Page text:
My friends T&P bought this book in Victoria a couple of months ago. I leafed through it and immediately fell under its spell. I didn’t want to give it back. The opening chapter was stunning: imaginative, beautiful, bizarre.
T&P were kind enough to buy me my own copy. At first I devoured it, luxuriating in the rich prose as in a bath (and those who love books as objects as well as literature will be shocked to discover that my immersion is not always the literary kind alone).
Then, as is the way with Winterson’s books, she tumbles over that fine line where the deliciously strange becomes just weird. I put it aside for a time. But I was drawn back to it, once again willing to wait for the moments when the language has such extraordinary freshness that you forgive the author almost anything.
As a child, Silver lives with her mother in a house precariously balanced on the side of a steep hill in Salts, a “sea-flung, rock-bitten, sand-edged shell of a town.” In this house, everything is at such an angle that they eat only foods that stick to their plates. After buying supplies, they climb back up to their home, roped together and wearing safety harnesses. One day, Silver’s mother slips.
Up she went, carrying the shopping, and pulling me behind her like an afterthought. Then some new thought must have clouded her mind, because she stopped and half-turned, and in that moment the wind blew like a shriek, and her own shriek was lost as she slipped.
Ten years before I had pitched through space to find the channel of her body and come to earth. Now she had pitched through her own space, and I couldn’t follow her.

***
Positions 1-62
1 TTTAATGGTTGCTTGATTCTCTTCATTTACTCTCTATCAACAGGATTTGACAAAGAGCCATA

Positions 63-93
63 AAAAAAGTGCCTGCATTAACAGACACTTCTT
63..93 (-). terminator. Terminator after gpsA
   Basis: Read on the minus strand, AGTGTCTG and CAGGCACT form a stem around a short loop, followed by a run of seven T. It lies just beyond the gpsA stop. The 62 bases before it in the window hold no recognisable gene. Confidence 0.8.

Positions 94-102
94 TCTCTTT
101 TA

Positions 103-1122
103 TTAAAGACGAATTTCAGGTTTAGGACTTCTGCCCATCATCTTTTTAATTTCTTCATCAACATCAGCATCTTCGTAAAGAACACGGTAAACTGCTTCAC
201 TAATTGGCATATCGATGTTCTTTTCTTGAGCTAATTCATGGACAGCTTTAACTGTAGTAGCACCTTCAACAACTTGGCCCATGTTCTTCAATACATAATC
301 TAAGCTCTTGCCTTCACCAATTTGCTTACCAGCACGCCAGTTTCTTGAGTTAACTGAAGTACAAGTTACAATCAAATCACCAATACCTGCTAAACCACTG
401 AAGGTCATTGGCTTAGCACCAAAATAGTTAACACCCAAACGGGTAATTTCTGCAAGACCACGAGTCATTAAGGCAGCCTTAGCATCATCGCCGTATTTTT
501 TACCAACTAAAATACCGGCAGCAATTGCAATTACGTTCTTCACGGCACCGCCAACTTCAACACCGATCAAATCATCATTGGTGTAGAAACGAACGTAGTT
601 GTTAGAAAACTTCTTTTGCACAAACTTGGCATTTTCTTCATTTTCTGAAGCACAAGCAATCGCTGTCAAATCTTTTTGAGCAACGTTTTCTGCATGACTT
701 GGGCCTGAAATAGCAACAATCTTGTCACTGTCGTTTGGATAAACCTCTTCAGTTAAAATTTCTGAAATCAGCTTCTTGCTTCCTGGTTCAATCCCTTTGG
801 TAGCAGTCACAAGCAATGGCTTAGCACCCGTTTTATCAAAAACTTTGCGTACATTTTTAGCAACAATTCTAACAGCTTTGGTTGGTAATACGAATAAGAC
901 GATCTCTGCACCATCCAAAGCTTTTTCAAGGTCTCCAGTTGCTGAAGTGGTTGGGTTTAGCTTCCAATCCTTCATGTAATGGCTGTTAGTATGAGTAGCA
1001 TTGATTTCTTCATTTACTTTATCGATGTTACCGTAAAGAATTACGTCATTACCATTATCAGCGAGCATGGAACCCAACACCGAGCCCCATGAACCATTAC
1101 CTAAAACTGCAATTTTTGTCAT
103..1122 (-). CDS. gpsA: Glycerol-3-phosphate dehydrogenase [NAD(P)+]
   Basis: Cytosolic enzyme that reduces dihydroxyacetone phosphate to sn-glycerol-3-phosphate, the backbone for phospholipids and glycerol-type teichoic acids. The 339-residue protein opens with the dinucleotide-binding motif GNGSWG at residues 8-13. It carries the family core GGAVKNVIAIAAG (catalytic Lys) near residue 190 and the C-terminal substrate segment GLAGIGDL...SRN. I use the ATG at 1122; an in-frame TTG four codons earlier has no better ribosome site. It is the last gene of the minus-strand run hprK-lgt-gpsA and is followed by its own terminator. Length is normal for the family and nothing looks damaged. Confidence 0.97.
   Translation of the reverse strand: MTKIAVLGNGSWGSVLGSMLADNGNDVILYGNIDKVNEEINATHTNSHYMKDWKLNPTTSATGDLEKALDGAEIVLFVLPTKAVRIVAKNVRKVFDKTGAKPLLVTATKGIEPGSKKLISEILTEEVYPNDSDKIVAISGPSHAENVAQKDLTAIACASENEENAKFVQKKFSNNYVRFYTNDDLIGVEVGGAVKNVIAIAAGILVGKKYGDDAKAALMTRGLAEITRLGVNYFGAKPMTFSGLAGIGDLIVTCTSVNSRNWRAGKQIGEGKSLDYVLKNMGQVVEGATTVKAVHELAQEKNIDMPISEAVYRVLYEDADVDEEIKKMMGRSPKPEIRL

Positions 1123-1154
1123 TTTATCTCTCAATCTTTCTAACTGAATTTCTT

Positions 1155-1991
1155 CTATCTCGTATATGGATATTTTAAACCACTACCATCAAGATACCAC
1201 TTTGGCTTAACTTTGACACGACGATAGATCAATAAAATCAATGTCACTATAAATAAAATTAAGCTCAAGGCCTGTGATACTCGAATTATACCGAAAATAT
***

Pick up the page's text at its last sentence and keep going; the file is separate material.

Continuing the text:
The town leaves it to Miss Pinch, the schoolteacher, to find a solution to the problem of the orphaned Silver. Miss Pinch, who lives in Railings Row, is a woman given to sayings like “Life is a Steady Darkening Towards Night.” She decides to apprentice Silver to Pew, the blind lighthousekeeper. The lighthouse is at Cape Wrath, high on a bleak cliff. Pew tells Silver stories and encourages her to develop her own stories.
Pew seems ageless, or perhaps he has always been old. He says there have always been Pews at Cape Wrath. Time is an elusive thing in Lighthousekeeping: Silver is orphaned in 1969, but the atmosphere is Victorian. Hints of the world outside Salts appear only occasionally and Pew’s stories of characters from the nineteenth century take on a more immediate reality. He tells the story of Babel Dark, a clergyman who lived in Salts. Dark led a double life: he was an abusive husband in a joyless marriage in Salts, but he left his wife twice a year to stay with his mistress, Molly O’Rourke, in Bath.
Now the story of Silver becomes one of a series of stories involving Babel Dark, his father Josiah, Robert Louis Stevenson, and Charles Darwin. Chapters become dizzyingly mixed. Silver grows up; she and Pew are ejected from the lighthouse because of automation; and her own love story starts to intertwine with the others. At this point, Winterson seems to be writing a different book and the last chapters become a contemporary love story.
The book is about light and dark, the nature of time, the nature of love, the stories we live and the stories we tell. Winterson is not as disciplined as she might be and a slightly firmer editorial hand might have tightened things up in the latter part of the book. But it’s rich and wonderful and the images continue to haunt me.